A:
It is no surprise that in the United States, the trends have shown that “bigger appears to be better” when it comes to not only meal sizes, cars or quantity of “things”, but also architecture.  According to class lecture on 8/23, the average size house in 1970 was approx. 1800 sq. feet.  Today, the average size house in the United States is 3150.  It is not because people are having more children and need more space… People tend to like their “stuff”.  Currently, large open spaces in design seem to be popular and make them multi-functional.  As far as the room in which we gather for class (ferg 100), this room is set up as an auditorium.  There is a stage in the front of the room with a large projection screen and many seats for viewing.  It reminds me of an elementary auditorium.  This room is more space then we need and it puzzles me as to why we gather here for class.  The space is a poor design for what we need.  The walls are curved, which does not help project student’s voices well from one side of the room to the other.  What we have is not enough space, it is too much space and it is not laid out well for what we need.  Chairs are too small and too close together, in addition to their being a lack of legroom.  For a class such as this, the room would work better to remove all of the chairs and either have large couches or long tables and chairs where people could spread out.  I personally would welcome the ability to view some pictures in textbooks while lecture is going on so that I could visually relate more to the spaces being discussed.

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Q-4:
SPECULATE about whether or not there can be an architecture of happiness, as de Botton writes in the work by the same title. Provide a juicy quote that helps give evidence to your views from the passage that you read. Include an annotated image of a happy object, space, building, or place and specify WHY and HOW your example exudes happiness (5 points)

A:
“Architecture asks us to imagine that happiness might often have an unostentatious, unheroic character to it, that it might be found in a run of old floorboards or in a wash of morning light over a plaster wall….”
I love this quote from de Botton’s book, “the Architecture of Happiness”, as it goes to show that architecture is not only about the structure itself… it is about what you experience in the space and explains why I passionately feel that there is an architecture of happiness.  I experience it daily when I walk home from school and see varied styles of architecture; walking into my own home which was built in the 1920’s and experiencing the 8” floor moldings and period details that were common at the time and in this area.  The amount of windows in a space to shed light on the little details yet to be found. The more you look, the more you find.  I am fascinated by details, so I am instantly happy when I experience an interesting space.  One the other end of the spectrum, I find that I am swayed by color too.  If a space is a color that is not pleasing to me, then I am not as creative, inspired or happy.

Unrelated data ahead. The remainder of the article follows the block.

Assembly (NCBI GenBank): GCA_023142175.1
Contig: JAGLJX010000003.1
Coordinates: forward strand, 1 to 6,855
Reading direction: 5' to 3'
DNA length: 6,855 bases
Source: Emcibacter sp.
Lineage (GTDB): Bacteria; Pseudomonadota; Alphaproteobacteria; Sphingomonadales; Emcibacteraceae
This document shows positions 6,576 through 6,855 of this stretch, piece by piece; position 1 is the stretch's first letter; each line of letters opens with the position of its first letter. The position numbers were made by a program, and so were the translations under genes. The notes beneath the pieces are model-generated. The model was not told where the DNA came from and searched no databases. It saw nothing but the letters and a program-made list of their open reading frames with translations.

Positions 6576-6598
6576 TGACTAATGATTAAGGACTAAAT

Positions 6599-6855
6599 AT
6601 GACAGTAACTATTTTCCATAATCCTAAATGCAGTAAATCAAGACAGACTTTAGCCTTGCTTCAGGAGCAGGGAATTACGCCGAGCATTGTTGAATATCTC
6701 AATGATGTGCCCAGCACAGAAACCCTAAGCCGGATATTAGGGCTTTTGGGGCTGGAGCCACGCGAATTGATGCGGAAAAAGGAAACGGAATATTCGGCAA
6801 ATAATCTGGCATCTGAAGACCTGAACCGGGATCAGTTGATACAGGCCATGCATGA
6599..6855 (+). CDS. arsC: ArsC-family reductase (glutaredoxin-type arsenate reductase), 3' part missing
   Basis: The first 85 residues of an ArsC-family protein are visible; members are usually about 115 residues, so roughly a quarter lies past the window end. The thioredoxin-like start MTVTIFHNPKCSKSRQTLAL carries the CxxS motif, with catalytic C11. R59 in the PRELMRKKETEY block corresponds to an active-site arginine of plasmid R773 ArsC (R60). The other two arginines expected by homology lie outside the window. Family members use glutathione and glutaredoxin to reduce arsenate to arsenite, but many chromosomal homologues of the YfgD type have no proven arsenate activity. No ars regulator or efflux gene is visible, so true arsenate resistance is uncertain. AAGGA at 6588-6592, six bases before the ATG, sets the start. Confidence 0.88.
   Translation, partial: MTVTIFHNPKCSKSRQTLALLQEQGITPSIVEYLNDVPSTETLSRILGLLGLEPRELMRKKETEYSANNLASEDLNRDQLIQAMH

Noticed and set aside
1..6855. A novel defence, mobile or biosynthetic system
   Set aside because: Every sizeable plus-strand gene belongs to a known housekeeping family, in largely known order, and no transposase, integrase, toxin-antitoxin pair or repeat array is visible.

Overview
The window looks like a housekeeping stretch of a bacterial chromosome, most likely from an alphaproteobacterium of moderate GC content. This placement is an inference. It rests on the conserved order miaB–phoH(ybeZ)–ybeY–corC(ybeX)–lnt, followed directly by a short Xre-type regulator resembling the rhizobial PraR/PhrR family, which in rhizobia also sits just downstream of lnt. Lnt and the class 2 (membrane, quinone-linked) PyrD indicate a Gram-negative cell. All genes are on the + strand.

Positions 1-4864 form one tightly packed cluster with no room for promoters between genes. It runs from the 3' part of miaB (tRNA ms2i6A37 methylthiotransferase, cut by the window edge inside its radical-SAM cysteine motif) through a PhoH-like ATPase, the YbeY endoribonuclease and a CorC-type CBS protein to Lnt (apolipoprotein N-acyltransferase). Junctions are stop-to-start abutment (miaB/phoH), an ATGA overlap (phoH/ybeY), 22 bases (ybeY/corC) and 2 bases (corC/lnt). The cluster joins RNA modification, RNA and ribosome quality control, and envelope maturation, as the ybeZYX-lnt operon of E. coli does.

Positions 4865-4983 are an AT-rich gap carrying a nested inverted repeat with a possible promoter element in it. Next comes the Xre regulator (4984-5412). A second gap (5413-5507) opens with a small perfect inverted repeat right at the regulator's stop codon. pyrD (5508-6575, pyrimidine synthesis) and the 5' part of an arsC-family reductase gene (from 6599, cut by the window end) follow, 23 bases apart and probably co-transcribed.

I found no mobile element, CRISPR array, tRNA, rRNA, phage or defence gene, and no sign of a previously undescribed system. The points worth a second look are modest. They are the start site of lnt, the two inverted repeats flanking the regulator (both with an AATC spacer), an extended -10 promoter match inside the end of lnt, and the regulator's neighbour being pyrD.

When I read the quote above while reading the excerpt in the book, I immediately thought of a home I saw a few years ago while visiting Rhinebeck, NY.  It is an impeccably restored 1875 second empire home.  I am fascinated by the attention to detail in its restoration and imagine how the tall first floor windows affect the interior space.  What materials they used; is the interior restored and does it stay true to the period?  All of these things give me hours and hours of enjoyment.  Now, I know that what is beautiful for one, is not necessarily beautiful for the other.  I love older historic structures while others enjoy more modern styles.  Architecture as Happiness is subjective. It is influenced by things such as culture, age and time period.

Author:

Lover of architectural history, family, building design, coffee and dogs.

One thought on “Reading Comprehension IAR 222-01

  1. [1] the galleria is an incredible space…and you have completely articulated why it is….the whole great than the sum of the parts for CFD. [2] nicely done. [3] articulate analysis and suggestions for our unhappy auditorium (believe me, it's one of the better spaces on campus….sad). [4] lovely sentiment about lack of pretension in happy buildings, spaces, and objects….and an equally lovely example.